Sunday, April 01, 2007

Transitioning

Things I appreciate about my Mormon upbringing now that I'm attending another church:
  1. Having dedicated 10% of my income to tithing all my life, contributing a little to the donation plate passed around each week is no sacrifice for me.
  2. Having attended Sunday school all my life and four years of seminary, I have a pretty good grasp of the Bible.
  3. My copy of the Bible has wicked-cool cross-references and a Bible dictionary and topical guide that make me appear smarter than I am. Today in Sunday school someone asked if John's use of the phrase "firstborn from the dead" in Revelation is unique, and I quickly found the same phrase in Colossians.
Things I don't appreciate so much about my Mormon upbringing now that I'm attending another church:
  1. Having paid tithing with checks that I wrote out ahead of time all my life, I don't think to bring cash to church and don't know if they'd take a check even if I had one on me.
  2. Having studied the Book of Mormon and Doctrine and Covenants alongside the Bible in Sunday school and seminary, I have a hard time sorting out what comes from where.
  3. Those wicked-cool cross-references, Bible dictionary, and topical guide also tend to mix together Mormon doctrine and Biblical doctrine--because, of course, within Mormon doctrine the distinction is unimportant, as it is believed to come from the same source. Today in Sunday school when the teacher pointed out that based on historical evidence the John in Revelation is not likely John the Apostle, I flipped to Revelation of John in my Bible dictionary because I'd always thought the two Johns were one and the same and read there: "The Book of Mormon confirms that the recipient was John, one of the Twelve." Which, you know, doesn't hold a lot of weight if you don't consider the BoM scripture.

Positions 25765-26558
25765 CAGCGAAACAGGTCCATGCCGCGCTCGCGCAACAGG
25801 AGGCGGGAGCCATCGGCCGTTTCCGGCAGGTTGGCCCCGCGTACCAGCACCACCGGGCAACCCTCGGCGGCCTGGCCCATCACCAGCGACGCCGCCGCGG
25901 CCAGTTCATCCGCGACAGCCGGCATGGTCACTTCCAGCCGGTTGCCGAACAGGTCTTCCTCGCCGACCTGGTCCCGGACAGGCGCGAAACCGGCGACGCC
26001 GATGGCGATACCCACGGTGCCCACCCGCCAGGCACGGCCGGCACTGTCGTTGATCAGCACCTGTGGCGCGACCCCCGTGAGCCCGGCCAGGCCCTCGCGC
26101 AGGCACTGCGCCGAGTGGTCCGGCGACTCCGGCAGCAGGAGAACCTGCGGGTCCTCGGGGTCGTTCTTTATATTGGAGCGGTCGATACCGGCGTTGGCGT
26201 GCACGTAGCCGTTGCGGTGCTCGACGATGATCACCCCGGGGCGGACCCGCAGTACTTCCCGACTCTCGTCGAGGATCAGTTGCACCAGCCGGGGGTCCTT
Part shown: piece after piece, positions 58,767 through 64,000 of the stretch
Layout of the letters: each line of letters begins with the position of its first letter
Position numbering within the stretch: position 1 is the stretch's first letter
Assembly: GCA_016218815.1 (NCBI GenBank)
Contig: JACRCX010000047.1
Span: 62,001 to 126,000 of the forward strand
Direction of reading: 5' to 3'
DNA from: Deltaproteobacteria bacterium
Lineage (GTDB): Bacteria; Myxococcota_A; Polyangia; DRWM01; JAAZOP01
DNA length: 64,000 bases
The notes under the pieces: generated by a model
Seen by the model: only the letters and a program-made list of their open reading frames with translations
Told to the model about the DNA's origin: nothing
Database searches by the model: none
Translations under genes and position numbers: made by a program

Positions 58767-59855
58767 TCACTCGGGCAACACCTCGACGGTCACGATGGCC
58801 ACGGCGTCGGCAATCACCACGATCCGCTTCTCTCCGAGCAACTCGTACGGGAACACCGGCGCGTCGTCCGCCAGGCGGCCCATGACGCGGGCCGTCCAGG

The balancing act here is trying to hold onto the good things about Mormonism while shedding off the bad (meaning that which I find to be bad for me), clinging onto the good I find elsewhere while not assuming everything is good simply because it's not Mormon. It's an interesting experience.

And then, of course, there's always the possibility that this unresolved pain in my chest is God's way of threatening to strike me down for leaving his one true church.

7 comments:

TK said...

I think it's cool you're enjoying a new experience and having an opportunity to learn things from a different perspective.

I had similar experiences when singing with the non-denominational choir. And I remember one night when they asked for a scripture and I was able to give them one off the top of my head that really fit. However when they asked where it was from, I couldn't find it anywhere in the Bible. When I got home, I spent hours looking for it, only to find it in the Pearl of Great Price! :)

But if I were you, one thing I'd miss that your new church probably doesn't have: do they broadcast their services twice a year so you can attend in your living room, in your pajamas? :) I always enjoy that and this weekend it was really good, as usual.

Marcia said...

I'm pretty sure they will take a check. At the church I attended growing up (Southern Baptist), it was common for people to put checks in the offering plate. It was also common for people to tithe via a monthly check, as you're accustomed to doing.

Master Fob said...

Thanks, Marcia. Good to know.

Chris said...

one thing I'd miss that your new church probably doesn't have: do they broadcast their services twice a year so you can attend in your living room, in your pajamas?

Well, the UCC church I go to podcasts the weekly sermonss, so I could listen in my pajamas EVERY week if I wanted!

Tusk said...

That being said, Chris- it's not just about the Sermon right? It's the fellowship with other believers, as well as the praise.

Chris said...

tusk:

Yes.

ecogrrl said...

Well, I go through the same pain, and my old church isn't your old church. So...I'm not sure what that means, but I think it's always natural to feel bittersweet about transitioning to different branches of faith.